2021 ICD-10-CM Code D51

Vitamin B12 deficiency anemia

Version 2021

Not Valid for Submission

D51 is a non-specific and non-billable diagnosis code code, consider using a code with a higher level of specificity for a diagnosis of vitamin b12 deficiency anemia. The code is not specific and is NOT valid for the year 2021 for the submission of HIPAA-covered transactions. Category or Header define the heading of a category of codes that may be further subdivided by the use of 4th, 5th, 6th or 7th characters.

ICD-10:D51
Short Description:Vitamin B12 deficiency anemia
Long Description:Vitamin B12 deficiency anemia

Code Classification

Specific Coding for Vitamin B12 deficiency anemia

Non-specific codes like D51 require more digits to indicate the appropriate level of specificity. Consider using any of the following ICD-10 codes with a higher level of specificity when coding for vitamin b12 deficiency anemia:

  • BILLABLE CODE - Use D51.0 for Vitamin B12 deficiency anemia due to intrinsic factor deficiency
  • BILLABLE CODE - Use D51.1 for Vitamin B12 deficiency anemia due to selective vitamin B12 malabsorption with proteinuria
  • BILLABLE CODE - Use D51.2 for Transcobalamin II deficiency
  • BILLABLE CODE - Use D51.3 for Other dietary vitamin B12 deficiency anemia
  • BILLABLE CODE - Use D51.8 for Other vitamin B12 deficiency anemias
  • BILLABLE CODE - Use D51.9 for Vitamin B12 deficiency anemia, unspecified

Tabular List of Diseases and Injuries

The Tabular List of Diseases and Injuries is a list of ICD-10 codes, organized "head to toe" into chapters and sections with coding notes and guidance for inclusions, exclusions, descriptions and more. The following references are applicable to the code D51:


Type 1 Excludes

Type 1 Excludes
A type 1 excludes note is a pure excludes note. It means "NOT CODED HERE!" An Excludes1 note indicates that the code excluded should never be used at the same time as the code above the Excludes1 note. An Excludes1 is used when two conditions cannot occur together, such as a congenital form versus an acquired form of the same condition.

Information for Patients


Anemia

Also called: Iron poor blood

If you have anemia, your blood does not carry enough oxygen to the rest of your body. The most common cause of anemia is not having enough iron. Your body needs iron to make hemoglobin. Hemoglobin is an iron-rich protein that gives the red color to blood. It carries oxygen from the lungs to the rest of the body.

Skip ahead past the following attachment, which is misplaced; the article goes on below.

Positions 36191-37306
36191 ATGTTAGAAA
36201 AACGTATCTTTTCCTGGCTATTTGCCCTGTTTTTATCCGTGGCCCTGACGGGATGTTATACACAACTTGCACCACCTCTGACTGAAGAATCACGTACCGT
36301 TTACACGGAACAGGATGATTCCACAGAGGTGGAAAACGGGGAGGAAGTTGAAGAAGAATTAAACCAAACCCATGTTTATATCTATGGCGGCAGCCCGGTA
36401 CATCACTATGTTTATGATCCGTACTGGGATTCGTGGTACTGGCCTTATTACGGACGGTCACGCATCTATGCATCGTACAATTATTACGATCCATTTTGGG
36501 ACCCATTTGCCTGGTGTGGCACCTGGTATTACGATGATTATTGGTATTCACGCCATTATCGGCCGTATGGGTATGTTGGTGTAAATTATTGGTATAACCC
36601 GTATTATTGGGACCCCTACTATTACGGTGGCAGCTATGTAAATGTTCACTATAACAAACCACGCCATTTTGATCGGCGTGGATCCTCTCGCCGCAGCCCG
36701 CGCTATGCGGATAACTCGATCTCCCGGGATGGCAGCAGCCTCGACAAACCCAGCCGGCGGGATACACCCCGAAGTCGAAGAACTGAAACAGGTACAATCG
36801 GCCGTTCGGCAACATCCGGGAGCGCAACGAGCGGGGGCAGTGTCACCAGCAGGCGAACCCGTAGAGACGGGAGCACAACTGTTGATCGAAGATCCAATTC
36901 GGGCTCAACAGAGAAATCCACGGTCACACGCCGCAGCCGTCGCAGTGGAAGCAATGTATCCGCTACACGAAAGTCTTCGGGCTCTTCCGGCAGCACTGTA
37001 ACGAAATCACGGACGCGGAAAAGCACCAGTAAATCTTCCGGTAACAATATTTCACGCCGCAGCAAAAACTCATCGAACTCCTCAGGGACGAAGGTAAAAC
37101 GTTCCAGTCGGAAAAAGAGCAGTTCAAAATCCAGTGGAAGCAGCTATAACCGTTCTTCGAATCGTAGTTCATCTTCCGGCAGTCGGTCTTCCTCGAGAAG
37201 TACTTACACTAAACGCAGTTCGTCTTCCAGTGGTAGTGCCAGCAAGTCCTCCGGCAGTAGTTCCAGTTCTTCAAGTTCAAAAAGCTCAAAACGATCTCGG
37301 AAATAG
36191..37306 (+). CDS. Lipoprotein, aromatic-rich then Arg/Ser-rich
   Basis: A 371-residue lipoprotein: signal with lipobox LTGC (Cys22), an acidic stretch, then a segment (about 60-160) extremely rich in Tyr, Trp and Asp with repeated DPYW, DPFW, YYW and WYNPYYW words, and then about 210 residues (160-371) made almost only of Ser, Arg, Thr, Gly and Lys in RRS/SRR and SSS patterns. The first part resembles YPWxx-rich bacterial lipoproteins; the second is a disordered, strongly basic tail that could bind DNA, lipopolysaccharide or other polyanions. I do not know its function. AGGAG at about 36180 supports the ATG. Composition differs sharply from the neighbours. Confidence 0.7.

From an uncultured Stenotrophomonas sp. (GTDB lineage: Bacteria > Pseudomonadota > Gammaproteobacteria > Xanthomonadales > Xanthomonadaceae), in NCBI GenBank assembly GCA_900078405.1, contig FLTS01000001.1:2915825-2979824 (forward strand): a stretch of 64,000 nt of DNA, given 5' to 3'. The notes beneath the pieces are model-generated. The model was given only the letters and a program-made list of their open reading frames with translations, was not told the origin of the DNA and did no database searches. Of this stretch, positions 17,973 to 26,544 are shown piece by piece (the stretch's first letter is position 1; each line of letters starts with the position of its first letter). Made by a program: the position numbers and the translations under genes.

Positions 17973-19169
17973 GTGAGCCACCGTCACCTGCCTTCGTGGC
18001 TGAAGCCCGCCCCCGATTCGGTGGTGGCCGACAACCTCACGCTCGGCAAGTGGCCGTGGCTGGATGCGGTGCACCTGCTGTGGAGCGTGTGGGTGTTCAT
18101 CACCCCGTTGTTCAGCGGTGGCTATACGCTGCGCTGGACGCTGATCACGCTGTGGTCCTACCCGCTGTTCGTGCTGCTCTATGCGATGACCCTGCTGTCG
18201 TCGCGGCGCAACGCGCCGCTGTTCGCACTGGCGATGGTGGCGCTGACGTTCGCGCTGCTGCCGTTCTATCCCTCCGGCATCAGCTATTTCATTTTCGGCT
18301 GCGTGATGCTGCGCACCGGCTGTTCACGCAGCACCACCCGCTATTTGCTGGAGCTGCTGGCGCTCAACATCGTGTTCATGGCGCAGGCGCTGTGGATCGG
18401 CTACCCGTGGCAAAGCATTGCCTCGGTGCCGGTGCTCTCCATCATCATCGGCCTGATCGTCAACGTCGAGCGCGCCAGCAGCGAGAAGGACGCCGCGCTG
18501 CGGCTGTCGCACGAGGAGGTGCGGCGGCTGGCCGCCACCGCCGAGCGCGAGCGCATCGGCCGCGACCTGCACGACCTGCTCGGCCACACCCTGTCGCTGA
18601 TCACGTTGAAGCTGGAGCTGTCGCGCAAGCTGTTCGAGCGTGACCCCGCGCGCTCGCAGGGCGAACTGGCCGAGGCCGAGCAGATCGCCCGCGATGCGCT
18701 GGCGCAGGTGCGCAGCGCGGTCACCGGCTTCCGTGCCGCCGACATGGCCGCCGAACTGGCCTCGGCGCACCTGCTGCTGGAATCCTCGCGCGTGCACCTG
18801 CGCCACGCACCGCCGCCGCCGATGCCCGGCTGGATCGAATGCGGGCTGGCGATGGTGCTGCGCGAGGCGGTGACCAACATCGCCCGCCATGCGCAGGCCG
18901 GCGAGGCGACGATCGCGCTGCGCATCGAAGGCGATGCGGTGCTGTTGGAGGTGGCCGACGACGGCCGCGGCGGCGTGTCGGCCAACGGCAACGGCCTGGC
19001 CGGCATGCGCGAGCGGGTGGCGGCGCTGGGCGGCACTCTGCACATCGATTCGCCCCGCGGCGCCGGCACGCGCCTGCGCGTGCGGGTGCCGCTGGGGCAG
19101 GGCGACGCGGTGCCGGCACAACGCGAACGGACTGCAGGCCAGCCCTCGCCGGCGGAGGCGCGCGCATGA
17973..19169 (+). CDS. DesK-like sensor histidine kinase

Anemia has three main causes: blood loss, lack of red blood cell production, and high rates of red blood cell destruction.

Conditions that may lead to anemia include

Anemia can make you feel tired, cold, dizzy, and irritable. You may be short of breath or have a headache.

Your doctor will diagnose anemia with a physical exam and blood tests. Treatment depends on the kind of anemia you have.

NIH: National Heart, Lung, and Blood Institute


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B Vitamins

The B vitamins are

These vitamins help the process your body uses to get or make energy from the food you eat. They also help form red blood cells. You can get B vitamins from proteins such as fish, poultry, meat, eggs, and dairy products. Leafy green vegetables, beans, and peas also have B vitamins. Many cereals and some breads have added B vitamins.

Not getting enough of certain B vitamins can cause diseases. A lack of B12 or B6 can cause anemia.


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Code History

  • FY 2021 - No Change, effective from 10/1/2020 through 9/30/2021
  • FY 2020 - No Change, effective from 10/1/2019 through 9/30/2020
  • FY 2019 - No Change, effective from 10/1/2018 through 9/30/2019
  • FY 2018 - No Change, effective from 10/1/2017 through 9/30/2018
  • FY 2017 - No Change, effective from 10/1/2016 through 9/30/2017
  • FY 2016 - New Code, effective from 10/1/2015 through 9/30/2016 (First year ICD-10-CM implemented into the HIPAA code set)